from The American Heritage® Dictionary of the English Language, 4th Edition
- adj. Not manifesting characteristic clinical symptoms. Used of a disease or condition.
from Wiktionary, Creative Commons Attribution/Share-Alike License
- adj. Of a disease or injury, without signs and symptoms that are detectable by physical examination or laboratory test; not clinically manifest.
from WordNet 3.0 Copyright 2006 by Princeton University. All rights reserved.
- adj. relating to the stage in the development of a disease before the symptoms are observed
Sorry, no etymologies found.
However, if you consider the fact that the investigators in most studies of ADHD are more rigorous in their election process than clinicians, who often diagnose and prescribe stimulants for "subclinical" cases, the percentage of nongenetic impulsive/inattentive behavior is probably far higher than 85%.
But they can also cause "subclinical" infections that, despite a lack of symptoms, are the single biggest risk factor for cervical cancer.
Whatever the neurological effects of fluoride are exactly, Williams argues that the antifluoridationists lost the debate - at least for now - simply because the good effects of fluoride are more perceptible than the time-latent, sometimes merely "subclinical" neurological effects that apparently result from the ingestion of fluoride.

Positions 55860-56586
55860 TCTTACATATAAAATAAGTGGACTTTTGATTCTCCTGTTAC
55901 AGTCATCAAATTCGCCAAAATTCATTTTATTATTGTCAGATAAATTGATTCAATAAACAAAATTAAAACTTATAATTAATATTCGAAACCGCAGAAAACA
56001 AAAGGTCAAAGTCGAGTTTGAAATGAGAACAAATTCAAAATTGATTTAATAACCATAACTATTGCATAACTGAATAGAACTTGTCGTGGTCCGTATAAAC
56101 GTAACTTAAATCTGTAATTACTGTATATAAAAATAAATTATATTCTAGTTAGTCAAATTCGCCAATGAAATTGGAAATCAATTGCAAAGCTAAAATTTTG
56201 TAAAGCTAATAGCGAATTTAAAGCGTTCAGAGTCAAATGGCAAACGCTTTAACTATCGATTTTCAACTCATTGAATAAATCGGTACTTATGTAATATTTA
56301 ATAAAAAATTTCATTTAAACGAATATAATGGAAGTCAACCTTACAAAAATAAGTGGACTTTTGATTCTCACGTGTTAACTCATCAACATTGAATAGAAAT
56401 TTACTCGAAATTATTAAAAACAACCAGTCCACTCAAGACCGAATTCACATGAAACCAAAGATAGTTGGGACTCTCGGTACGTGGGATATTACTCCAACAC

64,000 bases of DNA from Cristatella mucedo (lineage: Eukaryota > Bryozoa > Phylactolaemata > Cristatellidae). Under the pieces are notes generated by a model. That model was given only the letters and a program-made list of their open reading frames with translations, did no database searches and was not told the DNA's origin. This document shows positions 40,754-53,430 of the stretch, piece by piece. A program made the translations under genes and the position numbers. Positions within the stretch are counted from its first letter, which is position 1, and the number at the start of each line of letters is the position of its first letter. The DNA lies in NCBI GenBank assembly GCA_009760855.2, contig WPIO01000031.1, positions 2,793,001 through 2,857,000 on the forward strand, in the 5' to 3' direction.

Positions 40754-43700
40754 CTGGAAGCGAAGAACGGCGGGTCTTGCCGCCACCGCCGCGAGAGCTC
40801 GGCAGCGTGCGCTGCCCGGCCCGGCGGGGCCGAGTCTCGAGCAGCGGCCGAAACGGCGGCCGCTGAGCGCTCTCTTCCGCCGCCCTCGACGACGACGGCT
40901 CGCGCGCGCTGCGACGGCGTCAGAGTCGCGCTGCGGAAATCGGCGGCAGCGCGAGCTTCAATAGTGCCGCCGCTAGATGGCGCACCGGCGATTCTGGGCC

At-risk women have more than one major risk factor for heart disease (such as cigarette smoking, poor diet, inactivity, obesity, family history of early heart disease, high blood pressure or cholesterol, evidence of '' subclinical '' vascular disease, metabolic syndrome, or poor treadmill test results).
I think it's also worth asking why it is that we sympathize with clinical forms of mental illness, but condemn the subclinical forms.
I would like to see someone take an obese population, rigorously diagnose the “subclinical” conditions such as depression, arthritis, low thyroid (which may still have levels in the “normal” range but nevertheless be low for that individual), asthma, and so on, treat them effectively and completely, and then see what happens with weight.
It turns out that she is taking an antidepressant—prescribed by a psychiatrist to whom Coché referred her when she and her first husband were splitting up—but the dose is so small that many doctors would consider it “subclinical,” or not enough to make any difference.
Many therapeutic interventions are now being developed counteracting subclinical inflammation, thereby prolonging both our health and our life span.
He stated that this can cause an immune response that cross-reacts with the gluten and the neurons, causing subclinical brain inflammation resulting in age-related dementia.
A type of cytokine, cell-to-cell signaling protein, adipokines can be pro-inflammatory, contributing to chronic, systemic, subclinical inflammation.